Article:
Anti-tobacco campaigns drive down youth tobacco use 17.9-percent overall drop in smoking rates among high school students

INDIANAPOLIS- Youth tobacco prevention efforts are helping to curb the nation’s youth smoking rates, according to the American Legacy Foundation, which was created as a result of the 1998 Master Settlement Agreement. Legacy released results from the National Youth Tobacco Survey (NYTS) study last week proving the effectiveness of its truthsm counter marketing campaign.

The NYTS polled students in 69 schools and the results showed significant declines in youth tobacco use. Most dramatic was the 29-percent decline in youth smoking rates among students who have had high exposure to the truthsm ads. There was a 5.4-percent overall drop in smoking rates among middle school students and a 17.9- percent drop in current smoking rates among high school students (declining from 29 percent in 2000 to 23.8 percent in 2002).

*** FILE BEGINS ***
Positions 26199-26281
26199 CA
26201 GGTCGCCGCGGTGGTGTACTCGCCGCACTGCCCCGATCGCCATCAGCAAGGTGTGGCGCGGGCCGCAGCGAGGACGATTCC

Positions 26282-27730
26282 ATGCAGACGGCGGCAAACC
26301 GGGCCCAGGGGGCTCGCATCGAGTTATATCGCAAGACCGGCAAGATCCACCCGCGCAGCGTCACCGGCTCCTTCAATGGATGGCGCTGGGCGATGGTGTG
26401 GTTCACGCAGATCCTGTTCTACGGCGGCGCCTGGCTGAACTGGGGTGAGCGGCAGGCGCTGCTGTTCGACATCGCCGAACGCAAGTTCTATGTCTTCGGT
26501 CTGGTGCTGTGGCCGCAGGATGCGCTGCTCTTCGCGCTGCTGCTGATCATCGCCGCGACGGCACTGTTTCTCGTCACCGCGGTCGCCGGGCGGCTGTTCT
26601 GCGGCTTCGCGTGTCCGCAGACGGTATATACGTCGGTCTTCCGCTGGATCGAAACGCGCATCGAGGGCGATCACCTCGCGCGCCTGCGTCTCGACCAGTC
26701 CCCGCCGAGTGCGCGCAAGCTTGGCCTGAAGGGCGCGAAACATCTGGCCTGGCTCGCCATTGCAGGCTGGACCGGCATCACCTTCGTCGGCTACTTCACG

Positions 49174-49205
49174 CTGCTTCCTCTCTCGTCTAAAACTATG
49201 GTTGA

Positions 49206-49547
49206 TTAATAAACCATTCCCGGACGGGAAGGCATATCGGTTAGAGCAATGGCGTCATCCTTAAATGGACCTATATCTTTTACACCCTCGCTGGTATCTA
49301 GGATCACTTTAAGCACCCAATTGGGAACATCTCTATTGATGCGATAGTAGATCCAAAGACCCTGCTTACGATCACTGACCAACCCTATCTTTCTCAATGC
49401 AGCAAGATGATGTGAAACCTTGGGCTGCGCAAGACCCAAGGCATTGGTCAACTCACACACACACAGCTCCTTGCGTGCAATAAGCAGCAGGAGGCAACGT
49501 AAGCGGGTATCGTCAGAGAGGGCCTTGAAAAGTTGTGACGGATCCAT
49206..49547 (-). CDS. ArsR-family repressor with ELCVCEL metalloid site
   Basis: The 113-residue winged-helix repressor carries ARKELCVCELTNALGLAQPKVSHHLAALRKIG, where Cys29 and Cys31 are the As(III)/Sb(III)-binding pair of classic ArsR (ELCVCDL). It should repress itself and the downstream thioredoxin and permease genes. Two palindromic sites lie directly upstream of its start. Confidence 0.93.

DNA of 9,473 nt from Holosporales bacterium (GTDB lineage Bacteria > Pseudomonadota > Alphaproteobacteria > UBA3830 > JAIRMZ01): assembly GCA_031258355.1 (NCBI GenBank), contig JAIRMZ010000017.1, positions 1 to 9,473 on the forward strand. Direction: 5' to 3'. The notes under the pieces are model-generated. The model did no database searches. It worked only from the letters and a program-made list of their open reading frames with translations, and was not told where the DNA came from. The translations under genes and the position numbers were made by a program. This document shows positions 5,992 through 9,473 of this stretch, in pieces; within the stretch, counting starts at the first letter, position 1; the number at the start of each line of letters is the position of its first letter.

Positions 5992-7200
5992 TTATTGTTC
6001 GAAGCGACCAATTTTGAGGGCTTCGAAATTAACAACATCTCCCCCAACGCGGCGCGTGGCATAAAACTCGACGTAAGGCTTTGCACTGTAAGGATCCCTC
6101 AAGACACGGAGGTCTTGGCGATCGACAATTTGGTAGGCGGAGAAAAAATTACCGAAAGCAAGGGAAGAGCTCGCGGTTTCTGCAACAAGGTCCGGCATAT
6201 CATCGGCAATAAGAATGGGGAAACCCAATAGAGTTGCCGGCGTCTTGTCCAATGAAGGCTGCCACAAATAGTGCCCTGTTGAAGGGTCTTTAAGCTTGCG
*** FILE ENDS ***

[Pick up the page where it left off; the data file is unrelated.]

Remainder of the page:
Indiana has created a counter marketing campaign similar to truthsm to address the state’s high youth smoking rates. The most recent statistics for Indiana show that 32 percent of high school students smoke. ITPC sponsored a youth summit in April, which brought 300 teens from around the state together to create a movement against tobacco. The youth-led movement, named Voice, has a grassroots component in addition to a multi-media advertising campaign including radio and television advertising and a website,

“We are really excited to see that the truthsm campaign’s ads are working to cut down on teen smoking rates. Voice is working hard to make a similar impact in Indiana,” says Indiana Voice founding member, Patrick Hennessey from Evansville.